When it comes to submitting scientific articles to academic journals, the process can be difficult to say the least. The good news is that there is another way to get your work out there, without having to jump through a plethora of hoops – and this is open access publishing.
Open access publishing has become increasingly popular in recent years, making scientific articles more accessible to those that need them. With the internet playing a huge part in how we both source and consume information, the need for updating publishing practices has instigated an overhaul to meet demand. Traditional printed journals are growing more and more obsolete year after year, taking a hit to their relevance in favour of digital content.
Methods of open access publishing
There are three models used when open access publishing is necessary: the green open access model, the gold and the platinum. As a substantial number of scientific journals needed to move into new environments, these models allow the scientific community to save, share and gain access to the information they need with ease. With this in mind, many are partly or fully open access already.
- Green tier open access publications
These are articles that are attainable only after initial publication. In these cases, the publisher retains copyright over the author. You’ll find these manuscripts in repositories, typically within a few weeks of publication.
- Gold tier open access publications
Opposite to the green model, the gold allows scientific papers to be released at the point of publication, allowing authors to maintain copyright in their own capacity (this will come with an article processing charge). This lets them use and reuse their work as they see fit, without too much restriction.
- Platinum tier open access publications
The platinum (sometimes known as diamond) open access model functions in much the same as gold in terms of publication release – but the difference is that authors won’t have to pay an article processing fee. These are instead taken care of by other means, usually by institutions or societies within the relevant scientific community.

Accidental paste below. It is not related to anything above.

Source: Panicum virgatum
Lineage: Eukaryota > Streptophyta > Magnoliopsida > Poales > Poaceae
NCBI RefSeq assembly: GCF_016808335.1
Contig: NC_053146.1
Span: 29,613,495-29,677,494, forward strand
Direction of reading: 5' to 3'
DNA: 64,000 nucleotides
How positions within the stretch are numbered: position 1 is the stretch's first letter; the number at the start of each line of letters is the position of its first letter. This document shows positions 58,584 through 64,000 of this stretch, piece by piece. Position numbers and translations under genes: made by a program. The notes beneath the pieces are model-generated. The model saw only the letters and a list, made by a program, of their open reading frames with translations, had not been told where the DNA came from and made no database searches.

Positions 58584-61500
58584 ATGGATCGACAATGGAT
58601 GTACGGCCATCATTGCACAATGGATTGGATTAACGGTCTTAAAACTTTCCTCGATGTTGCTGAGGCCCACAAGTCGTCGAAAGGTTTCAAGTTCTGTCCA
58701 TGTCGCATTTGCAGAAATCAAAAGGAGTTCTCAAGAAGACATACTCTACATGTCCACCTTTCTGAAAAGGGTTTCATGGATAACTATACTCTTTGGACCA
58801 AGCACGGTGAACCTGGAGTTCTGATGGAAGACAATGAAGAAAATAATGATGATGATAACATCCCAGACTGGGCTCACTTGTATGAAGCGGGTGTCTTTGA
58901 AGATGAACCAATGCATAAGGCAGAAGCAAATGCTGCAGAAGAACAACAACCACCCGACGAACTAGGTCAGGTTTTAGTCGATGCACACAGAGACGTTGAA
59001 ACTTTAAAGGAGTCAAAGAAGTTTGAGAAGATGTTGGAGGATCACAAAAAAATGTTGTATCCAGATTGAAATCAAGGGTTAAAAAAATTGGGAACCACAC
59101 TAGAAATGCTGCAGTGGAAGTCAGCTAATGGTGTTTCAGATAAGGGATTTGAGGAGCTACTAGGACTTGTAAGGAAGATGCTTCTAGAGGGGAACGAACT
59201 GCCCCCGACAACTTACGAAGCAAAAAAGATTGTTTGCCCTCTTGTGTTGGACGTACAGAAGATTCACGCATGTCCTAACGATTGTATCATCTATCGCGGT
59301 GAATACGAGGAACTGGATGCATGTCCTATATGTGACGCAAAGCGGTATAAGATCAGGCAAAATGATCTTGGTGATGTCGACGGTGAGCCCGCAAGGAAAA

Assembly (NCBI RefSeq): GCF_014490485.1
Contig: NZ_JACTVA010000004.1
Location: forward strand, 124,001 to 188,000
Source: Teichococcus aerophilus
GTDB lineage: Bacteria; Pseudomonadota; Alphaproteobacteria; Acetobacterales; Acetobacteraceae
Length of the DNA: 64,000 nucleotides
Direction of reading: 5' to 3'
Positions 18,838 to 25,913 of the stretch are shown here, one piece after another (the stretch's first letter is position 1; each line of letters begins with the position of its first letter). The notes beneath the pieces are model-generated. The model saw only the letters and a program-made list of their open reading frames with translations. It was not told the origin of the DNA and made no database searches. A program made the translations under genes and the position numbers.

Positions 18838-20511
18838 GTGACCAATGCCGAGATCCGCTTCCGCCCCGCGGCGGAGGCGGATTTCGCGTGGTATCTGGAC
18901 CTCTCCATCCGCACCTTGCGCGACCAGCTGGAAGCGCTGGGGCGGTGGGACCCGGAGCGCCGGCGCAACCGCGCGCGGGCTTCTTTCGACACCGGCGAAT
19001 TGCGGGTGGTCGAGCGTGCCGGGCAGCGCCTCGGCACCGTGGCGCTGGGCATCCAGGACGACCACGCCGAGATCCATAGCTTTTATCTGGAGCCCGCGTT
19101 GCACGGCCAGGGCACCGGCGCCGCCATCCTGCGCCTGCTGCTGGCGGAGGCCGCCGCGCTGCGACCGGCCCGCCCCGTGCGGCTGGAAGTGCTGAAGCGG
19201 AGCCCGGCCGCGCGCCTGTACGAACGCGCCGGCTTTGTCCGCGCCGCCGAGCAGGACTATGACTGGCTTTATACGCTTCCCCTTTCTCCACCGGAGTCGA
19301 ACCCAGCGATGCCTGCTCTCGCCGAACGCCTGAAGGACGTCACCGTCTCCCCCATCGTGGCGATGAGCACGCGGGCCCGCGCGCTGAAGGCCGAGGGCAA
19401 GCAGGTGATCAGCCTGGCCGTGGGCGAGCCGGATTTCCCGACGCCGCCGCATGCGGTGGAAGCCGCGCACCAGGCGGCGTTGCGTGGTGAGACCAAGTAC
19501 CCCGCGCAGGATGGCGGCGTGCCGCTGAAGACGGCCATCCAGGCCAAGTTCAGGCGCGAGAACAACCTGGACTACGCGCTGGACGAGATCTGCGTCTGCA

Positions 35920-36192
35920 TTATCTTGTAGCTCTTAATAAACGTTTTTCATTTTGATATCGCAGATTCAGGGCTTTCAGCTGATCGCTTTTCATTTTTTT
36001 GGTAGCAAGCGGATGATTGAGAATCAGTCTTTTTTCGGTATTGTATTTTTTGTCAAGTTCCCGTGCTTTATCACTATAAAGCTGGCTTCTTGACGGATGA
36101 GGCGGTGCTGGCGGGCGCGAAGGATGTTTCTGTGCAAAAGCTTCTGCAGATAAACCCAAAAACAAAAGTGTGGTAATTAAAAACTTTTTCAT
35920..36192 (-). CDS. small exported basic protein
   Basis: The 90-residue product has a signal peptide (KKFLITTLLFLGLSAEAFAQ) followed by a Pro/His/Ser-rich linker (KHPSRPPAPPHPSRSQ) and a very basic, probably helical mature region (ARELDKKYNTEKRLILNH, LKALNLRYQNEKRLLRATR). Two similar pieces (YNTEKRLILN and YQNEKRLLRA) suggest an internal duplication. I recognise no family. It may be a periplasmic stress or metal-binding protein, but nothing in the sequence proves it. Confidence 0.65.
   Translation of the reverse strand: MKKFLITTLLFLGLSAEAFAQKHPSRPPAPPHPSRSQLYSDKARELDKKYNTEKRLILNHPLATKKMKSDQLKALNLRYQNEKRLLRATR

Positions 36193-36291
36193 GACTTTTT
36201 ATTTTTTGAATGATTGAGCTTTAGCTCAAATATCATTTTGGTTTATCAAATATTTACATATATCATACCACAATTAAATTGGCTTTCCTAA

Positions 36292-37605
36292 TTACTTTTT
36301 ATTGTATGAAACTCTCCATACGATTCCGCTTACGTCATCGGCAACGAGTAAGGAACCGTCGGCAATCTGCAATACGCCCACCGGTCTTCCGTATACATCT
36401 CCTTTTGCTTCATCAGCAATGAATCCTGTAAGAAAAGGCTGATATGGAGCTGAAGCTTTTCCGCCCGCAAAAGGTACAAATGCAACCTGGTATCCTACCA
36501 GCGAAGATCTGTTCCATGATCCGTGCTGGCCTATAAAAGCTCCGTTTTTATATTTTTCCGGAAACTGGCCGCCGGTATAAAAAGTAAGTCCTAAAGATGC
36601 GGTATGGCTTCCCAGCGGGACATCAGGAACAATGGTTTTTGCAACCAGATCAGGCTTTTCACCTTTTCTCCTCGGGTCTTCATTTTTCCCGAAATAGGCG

Is open access publishing worth it?
In short the answer is yes, as open access publishing leads manuscripts to a wider audience than they could potentially reach with traditional publishing endeavours. Download numbers are far higher than the number of paper journals that are currently bought, and open access articles can be viewed multiple times without difficulty. The growing use of citations from public access articles has increased in the last few years also, and this is certainly worth considering as a positive factor.
For authors, faster publication times and keeping ownership of their work can spell the difference between remaining relevant with their research and new developments having an impact – and this can have a knock-on effect with gaining notoriety and advancing careers. The scientific community on the whole can benefit, as the pace of research is increased. Open access articles create equal access to individuals worldwide, opening up the potential to reach economically disadvantaged regions, where this was once almost an impossibility.
Some experts have expressed concern over the ability to share scientific articles with the world at large, as their quality and reputability may be called into question. As a process that is moving with the times, it’s not hard to see why they may feel this way, but as these connotations are linked more with prestige than anything else, it’s clear to see that modernisation should be a driving factor.